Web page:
Terrorism In Europe is Less Common and Less Deadly Than in the Recent Past -- And Doesn't Justify Ex

janklow
janklow Members, Moderators Posts: 8,613 Regulator
mainly for the included chart...

Terrorism In Europe is Less Common and Less Deadly Than in the Recent Past -- And Doesn't Justify Expanded Repressive Surveillance
The Paris terror attack that killed 129 and wounded over 300 in November was brought up three times during last night's Republican candidate debate, and obviously will continue to be used as a touchstone about an ongoing and unprecedented terror threat demanding firm actions.

The attack was certainly horrific and monstrous, as was the attack on Charlie Hebdo, the satirical magazine, that happened a year ago last week. And, as Reason editor-in-chief Matt Welch detailed last month, those attacks have indeed triggered immense civil liberties restrictions that the French political class seeks to make permanent.

But those atrocities were not, even within living memory, an unprecedented example of such chaotic evil in continental Europe that seem to demand an unprecedented response. Western Europe has faced, and survived, even more heinous and continuous patterns of multiple-casualty criminal terror attacks, most particularly in the 1970s.

This graph below, produced by Huffington Post UK shows an overall pattern in the 1970s of yearly terror deaths in Europe exceeding 2015's count, over 200 nearly every year. (The U.K., dealing with the now-defunct Irish Republican Army, always had the worst of it.)

The numbers revealed in that graph led Dr. Adrian Gallagher, associate professor in international security at Leeds University, to say that: "Western Europe is safer now than it has been for decades and is far safer than most other parts of the world."

Banks, train stations, public plazas, and airports and airplanes, were targeted in Italy in multiple-casualty attacks from the late '60s to early '80s, with the responsible parties including Palestinian and far-right groups.

While most individual terror incidents were not multiple casualty attacks in the Paris mode, Italy from 1968-82 suffered over 4,000 attacks on people and over 6,000 attacks on property by terrorist gangs.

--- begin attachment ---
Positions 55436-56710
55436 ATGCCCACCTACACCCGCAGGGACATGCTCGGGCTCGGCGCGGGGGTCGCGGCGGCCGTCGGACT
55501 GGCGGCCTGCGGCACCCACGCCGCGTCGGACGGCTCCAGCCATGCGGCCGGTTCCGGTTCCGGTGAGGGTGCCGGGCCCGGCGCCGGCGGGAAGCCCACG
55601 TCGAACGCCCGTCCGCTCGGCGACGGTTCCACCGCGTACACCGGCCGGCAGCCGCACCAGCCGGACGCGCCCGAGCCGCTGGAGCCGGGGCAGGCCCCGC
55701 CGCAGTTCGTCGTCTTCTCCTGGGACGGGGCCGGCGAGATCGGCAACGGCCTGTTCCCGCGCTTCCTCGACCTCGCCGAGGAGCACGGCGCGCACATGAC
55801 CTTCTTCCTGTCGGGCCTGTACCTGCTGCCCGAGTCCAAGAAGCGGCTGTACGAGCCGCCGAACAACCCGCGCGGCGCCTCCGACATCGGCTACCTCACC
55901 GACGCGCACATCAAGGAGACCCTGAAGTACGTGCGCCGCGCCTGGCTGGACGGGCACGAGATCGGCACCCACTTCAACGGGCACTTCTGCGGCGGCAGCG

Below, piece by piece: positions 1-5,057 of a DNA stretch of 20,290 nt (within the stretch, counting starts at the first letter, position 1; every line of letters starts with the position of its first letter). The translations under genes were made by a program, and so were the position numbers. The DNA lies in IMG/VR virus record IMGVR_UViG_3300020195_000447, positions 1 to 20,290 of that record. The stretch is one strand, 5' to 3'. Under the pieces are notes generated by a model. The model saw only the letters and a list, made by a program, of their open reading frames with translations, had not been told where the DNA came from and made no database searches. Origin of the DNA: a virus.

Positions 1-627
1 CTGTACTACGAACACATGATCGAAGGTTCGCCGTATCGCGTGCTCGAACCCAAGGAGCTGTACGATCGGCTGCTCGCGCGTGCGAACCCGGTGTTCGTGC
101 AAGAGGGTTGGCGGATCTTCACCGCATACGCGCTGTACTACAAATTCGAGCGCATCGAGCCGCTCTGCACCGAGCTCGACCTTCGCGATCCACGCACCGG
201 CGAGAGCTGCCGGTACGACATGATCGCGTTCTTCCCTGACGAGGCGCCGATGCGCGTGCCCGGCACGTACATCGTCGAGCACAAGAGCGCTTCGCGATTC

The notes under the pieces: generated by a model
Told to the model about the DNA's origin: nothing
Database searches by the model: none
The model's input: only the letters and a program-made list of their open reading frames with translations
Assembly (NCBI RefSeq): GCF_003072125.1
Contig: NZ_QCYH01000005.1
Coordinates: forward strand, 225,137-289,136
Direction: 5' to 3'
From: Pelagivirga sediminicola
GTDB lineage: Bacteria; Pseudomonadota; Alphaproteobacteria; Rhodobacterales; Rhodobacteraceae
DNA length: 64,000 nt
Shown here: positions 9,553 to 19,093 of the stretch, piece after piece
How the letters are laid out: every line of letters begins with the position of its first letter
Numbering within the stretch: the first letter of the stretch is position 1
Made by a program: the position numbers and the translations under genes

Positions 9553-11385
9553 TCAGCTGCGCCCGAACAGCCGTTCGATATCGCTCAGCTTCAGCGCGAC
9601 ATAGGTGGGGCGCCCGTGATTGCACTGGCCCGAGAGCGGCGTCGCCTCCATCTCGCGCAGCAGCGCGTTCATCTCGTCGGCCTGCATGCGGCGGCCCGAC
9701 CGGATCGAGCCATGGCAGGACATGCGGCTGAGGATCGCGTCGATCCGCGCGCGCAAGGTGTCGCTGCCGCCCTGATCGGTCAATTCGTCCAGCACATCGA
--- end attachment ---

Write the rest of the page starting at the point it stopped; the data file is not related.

France itself faced frequent terror attacks throughout the 1970s and 1980s as well. The overall casualty rate from such attacks was not staggeringly large in toto, though they included a 1982 grenade-and-gun attack on a restaurant that killed six and injured 22, and an attack on a popular retail store in 1986 that killed five and injured over 100. (The Paris attack in November was indeed the most murderous singular terror blow in modern French history.)

West Point's Combating Terrorist Center has a decent overview of the '80s terror threat in France, which came largely from Palestinian or Algerian related groups, and an assessment of that nation's counterterror tactics prior to this current wave of terror attacks.

Those French tactics include treating terrorists as criminals rather than enemy combatants, arresting or detaining on mere suspicion of association with groups thought to be planning terror attacks, agent provocateur infiltration and incitement to minor crime to speed up arrests of suspected troublemakers, and direct traditional "spying"—observing and recruiting/turning suspect individuals or groups. French intelligence agencies have almost zero public oversight or review on their actions.

Following is a quick reminder of some (this list is suggestive, not comprehensive) specific organized pre-ISIS terror threats Europe faced in that era, and a broadbrush look at how they were quelled. (For a more granular and wide-range look, Wikipedia has decent pages dedicated to French and German terror, to start.):

Comments

  • JokerzWyld
    JokerzWyld Members Posts: 5,483 ✭✭✭✭✭
    I remember reading about some of this in a few books I have. Many acts of terrorism happened during the cold war era. For example, in Italy the U.S. instituted a CIA program called operation gladio that targeted "communist" groups and sympathizers. These things happened all throughout Europe, but Italy is best known because there were so many formal inquiries on the matter. Agents and contacts blew up cars, communist headquarters, etc. This went on for decades.

    I also read about East/West Germany's conflicts. There many assassinations and acts of corporate and industrial sabotage. It was absolute madness.
  • janklow
    janklow Members, Moderators Posts: 8,613 Regulator
    mainly posted this up because do forget about all the international terrorism from the 1960s-1980s; obviously we're always focused on The Most Recent Things, but for some reason, people act like terrorism we had to give a ? about started on 9/11.